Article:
Last week EVERFI had the opportunity to attend the EMERGE Financial Health Forum hosted by the Center for Financial Services Innovation. The focus of the conference was financial health, as the need to address financial health through thoughtful solutions has become critical. Nearly two-thirds of Americans do not have $500 in savings, and 138 million people do not engage with financial institutions, relying instead on fringe banking, check cashing, and other unhealthy financial options.
Coming out of EMERGE, we were left with 3 main takeaways:
1. We need to collaborate
The state of financial health is a critical issue and we are grateful that CFSI convened financial institutions to discuss financial health solutions. We are thrilled to be part of the conversation as a recognized financial health leader by the CFSI Financial Health Network, providing education as a mechanism for improving financial health at scale.
Throughout the conference, we discussed the power of education and the best practices and solutions available to financial institutions. We believe in the network around improving financial capability and this conference was a great start. This is a collaborative effort — we all want to solve the deficit in financial health.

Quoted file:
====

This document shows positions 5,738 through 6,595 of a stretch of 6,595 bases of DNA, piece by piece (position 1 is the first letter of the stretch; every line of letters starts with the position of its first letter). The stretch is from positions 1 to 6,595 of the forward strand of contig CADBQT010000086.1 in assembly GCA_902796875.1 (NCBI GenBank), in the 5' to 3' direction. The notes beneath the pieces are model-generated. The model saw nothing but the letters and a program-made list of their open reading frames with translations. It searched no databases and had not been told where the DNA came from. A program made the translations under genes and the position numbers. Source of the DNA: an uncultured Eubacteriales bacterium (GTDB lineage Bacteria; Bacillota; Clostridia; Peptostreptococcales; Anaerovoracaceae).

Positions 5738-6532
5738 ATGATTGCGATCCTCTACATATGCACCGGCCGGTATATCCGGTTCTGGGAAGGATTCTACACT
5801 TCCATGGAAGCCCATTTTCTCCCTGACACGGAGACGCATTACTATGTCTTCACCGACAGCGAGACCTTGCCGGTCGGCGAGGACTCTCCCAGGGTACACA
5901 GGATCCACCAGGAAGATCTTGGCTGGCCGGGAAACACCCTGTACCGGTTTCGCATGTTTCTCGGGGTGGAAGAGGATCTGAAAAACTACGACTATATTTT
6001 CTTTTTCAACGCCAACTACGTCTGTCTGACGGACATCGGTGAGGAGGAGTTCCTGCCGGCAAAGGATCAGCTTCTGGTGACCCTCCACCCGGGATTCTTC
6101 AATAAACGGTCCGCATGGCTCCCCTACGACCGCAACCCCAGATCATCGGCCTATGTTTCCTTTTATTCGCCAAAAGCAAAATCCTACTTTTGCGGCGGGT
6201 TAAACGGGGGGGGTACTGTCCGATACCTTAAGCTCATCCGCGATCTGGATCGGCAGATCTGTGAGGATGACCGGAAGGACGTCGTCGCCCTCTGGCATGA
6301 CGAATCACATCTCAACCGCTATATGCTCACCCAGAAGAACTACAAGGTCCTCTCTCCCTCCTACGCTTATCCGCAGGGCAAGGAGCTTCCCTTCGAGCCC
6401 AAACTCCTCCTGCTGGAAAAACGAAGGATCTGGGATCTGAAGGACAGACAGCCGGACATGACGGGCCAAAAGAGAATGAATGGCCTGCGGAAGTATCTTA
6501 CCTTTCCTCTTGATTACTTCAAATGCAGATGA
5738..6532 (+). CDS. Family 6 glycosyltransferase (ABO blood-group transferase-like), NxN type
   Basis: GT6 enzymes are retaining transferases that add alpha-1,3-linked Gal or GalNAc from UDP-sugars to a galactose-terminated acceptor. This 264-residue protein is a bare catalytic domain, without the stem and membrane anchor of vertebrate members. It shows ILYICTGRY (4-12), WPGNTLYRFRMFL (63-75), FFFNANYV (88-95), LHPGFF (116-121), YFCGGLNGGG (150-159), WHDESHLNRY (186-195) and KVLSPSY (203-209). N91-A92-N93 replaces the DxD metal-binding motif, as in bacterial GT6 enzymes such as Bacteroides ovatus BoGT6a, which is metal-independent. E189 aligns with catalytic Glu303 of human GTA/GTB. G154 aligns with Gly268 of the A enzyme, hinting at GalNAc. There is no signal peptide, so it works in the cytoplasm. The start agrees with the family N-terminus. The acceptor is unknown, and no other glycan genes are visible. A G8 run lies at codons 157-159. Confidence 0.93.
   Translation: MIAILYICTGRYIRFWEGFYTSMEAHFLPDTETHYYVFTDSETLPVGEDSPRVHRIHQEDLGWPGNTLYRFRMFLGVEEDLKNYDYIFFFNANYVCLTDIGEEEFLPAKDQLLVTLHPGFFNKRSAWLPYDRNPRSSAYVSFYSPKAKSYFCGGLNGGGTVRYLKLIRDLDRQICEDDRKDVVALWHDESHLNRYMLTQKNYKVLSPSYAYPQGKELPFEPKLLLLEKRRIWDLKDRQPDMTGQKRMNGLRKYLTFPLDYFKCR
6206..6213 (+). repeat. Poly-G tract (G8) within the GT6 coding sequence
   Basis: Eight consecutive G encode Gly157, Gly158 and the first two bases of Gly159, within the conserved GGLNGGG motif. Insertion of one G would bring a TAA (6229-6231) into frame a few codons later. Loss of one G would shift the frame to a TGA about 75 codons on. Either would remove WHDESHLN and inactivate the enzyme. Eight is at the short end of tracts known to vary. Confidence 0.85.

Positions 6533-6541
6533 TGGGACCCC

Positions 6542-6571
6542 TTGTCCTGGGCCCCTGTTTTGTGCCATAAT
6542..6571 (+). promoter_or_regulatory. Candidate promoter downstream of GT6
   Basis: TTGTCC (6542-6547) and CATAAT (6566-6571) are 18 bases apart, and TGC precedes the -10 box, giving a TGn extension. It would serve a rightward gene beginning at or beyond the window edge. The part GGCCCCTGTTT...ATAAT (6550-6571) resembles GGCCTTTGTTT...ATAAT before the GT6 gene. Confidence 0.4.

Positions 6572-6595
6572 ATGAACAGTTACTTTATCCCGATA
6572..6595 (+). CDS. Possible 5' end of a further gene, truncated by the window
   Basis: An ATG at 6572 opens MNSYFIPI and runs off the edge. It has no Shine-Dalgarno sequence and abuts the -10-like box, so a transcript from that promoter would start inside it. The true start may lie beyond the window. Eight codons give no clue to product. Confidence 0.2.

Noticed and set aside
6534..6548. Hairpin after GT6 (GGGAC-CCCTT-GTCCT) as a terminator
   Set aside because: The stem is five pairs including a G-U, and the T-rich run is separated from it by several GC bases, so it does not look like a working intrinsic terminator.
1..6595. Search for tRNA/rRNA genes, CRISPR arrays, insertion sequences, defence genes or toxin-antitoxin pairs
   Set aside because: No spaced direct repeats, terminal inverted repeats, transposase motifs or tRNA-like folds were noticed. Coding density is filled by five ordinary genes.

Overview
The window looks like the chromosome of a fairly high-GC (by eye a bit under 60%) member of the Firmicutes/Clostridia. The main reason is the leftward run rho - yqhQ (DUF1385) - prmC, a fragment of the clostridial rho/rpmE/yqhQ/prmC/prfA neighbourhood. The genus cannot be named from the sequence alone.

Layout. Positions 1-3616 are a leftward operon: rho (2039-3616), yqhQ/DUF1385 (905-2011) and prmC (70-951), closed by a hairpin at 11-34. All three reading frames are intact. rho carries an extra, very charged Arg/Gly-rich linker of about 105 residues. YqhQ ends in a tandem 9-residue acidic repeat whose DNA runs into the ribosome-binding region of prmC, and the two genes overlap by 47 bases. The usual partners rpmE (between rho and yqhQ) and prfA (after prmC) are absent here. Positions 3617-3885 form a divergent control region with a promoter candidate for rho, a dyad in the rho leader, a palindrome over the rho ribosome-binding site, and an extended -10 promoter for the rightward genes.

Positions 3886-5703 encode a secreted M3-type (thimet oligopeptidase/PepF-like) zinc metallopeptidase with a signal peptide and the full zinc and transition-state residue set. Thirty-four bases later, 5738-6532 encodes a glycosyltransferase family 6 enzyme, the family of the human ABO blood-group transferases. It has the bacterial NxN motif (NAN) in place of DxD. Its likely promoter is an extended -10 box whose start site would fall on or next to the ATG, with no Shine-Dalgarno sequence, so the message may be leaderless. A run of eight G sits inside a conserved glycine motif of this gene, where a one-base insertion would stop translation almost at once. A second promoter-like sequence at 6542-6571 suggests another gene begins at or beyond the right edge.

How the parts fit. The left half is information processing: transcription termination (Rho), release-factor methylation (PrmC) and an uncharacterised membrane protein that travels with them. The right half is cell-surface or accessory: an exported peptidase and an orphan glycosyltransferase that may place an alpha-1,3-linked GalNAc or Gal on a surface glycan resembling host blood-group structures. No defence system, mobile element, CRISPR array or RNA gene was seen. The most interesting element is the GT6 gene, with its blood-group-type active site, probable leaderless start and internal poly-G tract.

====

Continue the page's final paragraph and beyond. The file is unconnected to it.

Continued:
2. Choose solutions designed with the consumer in mind
There are many sources out there that teach financial education but very few that are designed for the learner. Printable worksheets or PDFs are easily outdated and hard to maintain. An online solution that reaches consumers where they are is necessary to make a dent in the mission to improve the financial capability of consumers and communities. Start thinking about ways your financial institution can partner with providers that can help you scale your education efforts and reach the consumers that need it most.
3. The C-Suite is invested in financial health
Financial health has long-term benefits for organizations, but sometimes it’s hard to prioritize because organizations are inclined to focus on priorities with more immediately tangible outcomes. However, in the long run, financial capability solutions will help deepen brand loyalty and improve the financial health of consumers who will then be more likely to bank with the institution for years to come. CVS, for example, decided to stop selling cigarettes in 2014, acknowledging that while the decision would likely reduce revenue in the short-term, in the long-run, the decision would establish what CVS stands for: health care and improving the health of their customers.
We have a long way to go with improving the financial capability of all Americans but our goal is to join and convene a network of partners who together can drive change. EMERGE was a great way to participate in the financial health discussion and highlight the critical need of consumers. It’s critical that we continue the conversation.
We look forward to EMERGE 2019 and want to thank CFSI for recognizing EVERFI as a “Financial Health Leader” in the 2017 Impact Report.